Performance & Conclusion
Image Quality & Performance
The Nikon AW110 possesses a quick autofocus, and images right out of the camera have a nice, vibrant color. The 5x optical zoom lens (28 - 140mm in 35mm equivalent) is for the most part smooth and snappy during use. In fact, the images right out of the box are some of the best among the tough cameras we have tested. Resolution-wise, the 16-megapixel AW110 gets 2,000LPH (vertically and horizontally). Details are good at ISO 125, but are progressively lost from ISO 400 onwards. From then on, things go downhill pretty fast. In a nutshell, we wouldn’t recommend going over ISO 800, though it will still do if your images are going online at smaller sizes.
Below are sample photographs shot with the Nikon Coolpix AW110. The photos have not been post-processed and are copyright to SPH Magazines. They are provided for your reference only and we ask that you do not reproduce them elsewhere. Click for the full-resolution images. If you want more sample images, Nikon Singapore has got a few of their own here.
Nikon’s second tough camera offering has almost the same pros and cons as its first. While it has good tough specs (dust-resistant, waterproof up to 18m, shockproof up to 2m, freezeproof up to -10°C), due to the plastic used in some parts of its construction, the AW110 doesn’t feel as durable as some of the other competing tough cameras.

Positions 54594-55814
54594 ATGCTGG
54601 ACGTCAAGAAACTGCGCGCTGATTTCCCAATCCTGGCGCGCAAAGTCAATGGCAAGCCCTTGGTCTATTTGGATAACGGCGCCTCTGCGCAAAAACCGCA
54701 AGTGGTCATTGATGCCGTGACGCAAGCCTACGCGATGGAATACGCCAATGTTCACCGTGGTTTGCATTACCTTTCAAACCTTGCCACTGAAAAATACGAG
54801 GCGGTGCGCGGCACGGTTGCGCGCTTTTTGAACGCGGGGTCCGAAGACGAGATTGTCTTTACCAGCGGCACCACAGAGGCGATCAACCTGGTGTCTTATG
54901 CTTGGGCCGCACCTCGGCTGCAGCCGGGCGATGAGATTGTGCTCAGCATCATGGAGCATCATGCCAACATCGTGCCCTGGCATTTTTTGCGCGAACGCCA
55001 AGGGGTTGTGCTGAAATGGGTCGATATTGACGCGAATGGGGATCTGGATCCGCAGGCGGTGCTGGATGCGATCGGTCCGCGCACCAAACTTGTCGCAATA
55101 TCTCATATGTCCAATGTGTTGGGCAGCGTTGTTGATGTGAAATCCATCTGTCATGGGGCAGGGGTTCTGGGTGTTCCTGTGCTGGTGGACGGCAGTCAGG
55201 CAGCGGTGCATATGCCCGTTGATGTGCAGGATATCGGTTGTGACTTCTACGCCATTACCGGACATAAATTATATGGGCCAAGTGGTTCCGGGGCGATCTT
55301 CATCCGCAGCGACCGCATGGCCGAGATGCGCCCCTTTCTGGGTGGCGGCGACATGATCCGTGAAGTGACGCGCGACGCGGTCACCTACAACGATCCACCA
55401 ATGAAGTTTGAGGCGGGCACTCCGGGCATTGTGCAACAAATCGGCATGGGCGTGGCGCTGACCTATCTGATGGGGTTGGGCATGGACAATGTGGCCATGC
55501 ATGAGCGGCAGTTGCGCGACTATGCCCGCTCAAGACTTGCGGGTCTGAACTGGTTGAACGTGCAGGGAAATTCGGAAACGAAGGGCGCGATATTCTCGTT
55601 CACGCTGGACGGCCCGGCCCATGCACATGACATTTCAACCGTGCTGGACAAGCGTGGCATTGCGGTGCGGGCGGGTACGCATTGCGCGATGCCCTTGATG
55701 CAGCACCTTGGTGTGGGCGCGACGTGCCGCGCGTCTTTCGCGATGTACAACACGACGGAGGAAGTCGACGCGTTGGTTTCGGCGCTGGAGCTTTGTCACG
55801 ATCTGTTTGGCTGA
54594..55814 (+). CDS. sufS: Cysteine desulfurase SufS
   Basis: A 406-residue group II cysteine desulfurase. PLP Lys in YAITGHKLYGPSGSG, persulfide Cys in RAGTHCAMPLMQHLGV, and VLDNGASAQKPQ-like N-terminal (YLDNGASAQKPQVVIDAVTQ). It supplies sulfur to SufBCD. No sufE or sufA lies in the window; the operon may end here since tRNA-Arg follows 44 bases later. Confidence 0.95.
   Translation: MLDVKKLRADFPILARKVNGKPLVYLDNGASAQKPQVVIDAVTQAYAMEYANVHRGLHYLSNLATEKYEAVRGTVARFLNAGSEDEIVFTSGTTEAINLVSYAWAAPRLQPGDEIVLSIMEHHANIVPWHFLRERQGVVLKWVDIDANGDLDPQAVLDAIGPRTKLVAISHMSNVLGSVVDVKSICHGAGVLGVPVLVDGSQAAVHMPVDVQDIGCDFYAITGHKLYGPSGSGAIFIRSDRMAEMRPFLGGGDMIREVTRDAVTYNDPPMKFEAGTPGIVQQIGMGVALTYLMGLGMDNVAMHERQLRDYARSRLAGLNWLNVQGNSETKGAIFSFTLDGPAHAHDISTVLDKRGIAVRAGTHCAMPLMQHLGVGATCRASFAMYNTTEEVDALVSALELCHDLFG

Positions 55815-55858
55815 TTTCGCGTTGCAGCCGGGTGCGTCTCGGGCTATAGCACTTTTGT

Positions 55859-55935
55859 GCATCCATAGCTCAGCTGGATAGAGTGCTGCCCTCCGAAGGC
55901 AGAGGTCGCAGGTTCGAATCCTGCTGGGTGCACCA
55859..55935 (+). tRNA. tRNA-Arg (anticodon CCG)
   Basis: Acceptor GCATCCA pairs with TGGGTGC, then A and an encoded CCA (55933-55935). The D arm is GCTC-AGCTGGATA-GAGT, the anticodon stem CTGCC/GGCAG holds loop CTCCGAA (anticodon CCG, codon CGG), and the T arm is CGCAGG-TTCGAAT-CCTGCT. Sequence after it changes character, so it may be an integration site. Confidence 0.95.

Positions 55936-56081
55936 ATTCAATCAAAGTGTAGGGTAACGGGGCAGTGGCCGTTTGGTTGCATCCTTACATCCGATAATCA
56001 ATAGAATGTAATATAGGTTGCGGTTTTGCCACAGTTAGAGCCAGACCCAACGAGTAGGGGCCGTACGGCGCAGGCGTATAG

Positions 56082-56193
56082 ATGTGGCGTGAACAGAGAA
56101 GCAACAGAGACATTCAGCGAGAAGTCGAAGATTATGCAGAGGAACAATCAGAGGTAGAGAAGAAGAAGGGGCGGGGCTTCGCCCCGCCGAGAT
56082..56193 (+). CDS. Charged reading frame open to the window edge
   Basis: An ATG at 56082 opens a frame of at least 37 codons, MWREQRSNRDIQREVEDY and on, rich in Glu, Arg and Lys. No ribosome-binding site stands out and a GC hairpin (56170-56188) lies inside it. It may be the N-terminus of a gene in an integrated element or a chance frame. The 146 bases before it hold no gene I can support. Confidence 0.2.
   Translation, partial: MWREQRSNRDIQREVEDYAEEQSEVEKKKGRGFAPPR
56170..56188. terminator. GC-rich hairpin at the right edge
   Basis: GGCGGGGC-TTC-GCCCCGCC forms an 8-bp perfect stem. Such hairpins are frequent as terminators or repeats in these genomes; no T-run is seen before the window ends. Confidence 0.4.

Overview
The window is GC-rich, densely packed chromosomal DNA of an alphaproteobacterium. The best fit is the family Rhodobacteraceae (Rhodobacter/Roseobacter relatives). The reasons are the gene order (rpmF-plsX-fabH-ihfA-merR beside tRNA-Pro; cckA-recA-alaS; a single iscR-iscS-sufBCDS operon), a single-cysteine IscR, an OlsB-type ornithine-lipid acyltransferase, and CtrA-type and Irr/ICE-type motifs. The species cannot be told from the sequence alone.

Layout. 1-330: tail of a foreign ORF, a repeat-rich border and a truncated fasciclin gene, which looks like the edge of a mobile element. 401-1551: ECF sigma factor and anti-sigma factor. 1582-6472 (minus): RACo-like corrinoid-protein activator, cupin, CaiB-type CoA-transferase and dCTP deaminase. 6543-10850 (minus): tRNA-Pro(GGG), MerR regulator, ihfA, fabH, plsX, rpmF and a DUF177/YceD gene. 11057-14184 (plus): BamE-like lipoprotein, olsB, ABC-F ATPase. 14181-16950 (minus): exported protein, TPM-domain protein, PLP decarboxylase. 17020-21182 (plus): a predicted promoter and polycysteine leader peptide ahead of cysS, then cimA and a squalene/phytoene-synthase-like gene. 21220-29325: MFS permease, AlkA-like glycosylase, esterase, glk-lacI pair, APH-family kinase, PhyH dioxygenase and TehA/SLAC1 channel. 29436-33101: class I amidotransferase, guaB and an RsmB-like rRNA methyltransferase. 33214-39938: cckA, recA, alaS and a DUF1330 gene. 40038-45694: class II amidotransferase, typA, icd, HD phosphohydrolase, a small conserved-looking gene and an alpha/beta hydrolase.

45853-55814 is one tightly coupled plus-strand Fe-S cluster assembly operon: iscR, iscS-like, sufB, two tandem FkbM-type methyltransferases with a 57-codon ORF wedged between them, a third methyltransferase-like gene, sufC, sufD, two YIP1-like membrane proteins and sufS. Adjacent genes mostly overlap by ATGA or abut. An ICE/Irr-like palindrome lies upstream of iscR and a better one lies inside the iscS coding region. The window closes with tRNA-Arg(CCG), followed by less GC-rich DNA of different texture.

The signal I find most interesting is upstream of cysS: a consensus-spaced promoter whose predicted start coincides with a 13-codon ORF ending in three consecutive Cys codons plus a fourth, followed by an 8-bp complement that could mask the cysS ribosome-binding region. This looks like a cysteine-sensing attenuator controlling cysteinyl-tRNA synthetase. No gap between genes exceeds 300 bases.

While the AW110’s OLED display washes out under bright sunlight, at least it has good color saturation and is sharp under normal viewing conditions. Of course, some may lament the lack of manual shooting controls, but bear in mind that the AW110 is always meant to be a rugged point-and-shoot, and in this regard, it does its job pretty well. AF speed is also quick and images are vibrant enough to please the camera’s target audience. Be warned though, if you’re going to spend an entire day shooting, do yourself a favor, and bring along a spare battery, for the AW110’s battery mileage is one of the lowest in its class.
If you already own the AW100, then there's not much incentive to upgrade to the AW110. But if you're looking for your first rugged point-and-shoot camera, then it's worth taking a look at the Nikon AW110, which compares favorably to the Olympus TG-2 and Panasonic Lumix FT5 in terms of simplicity.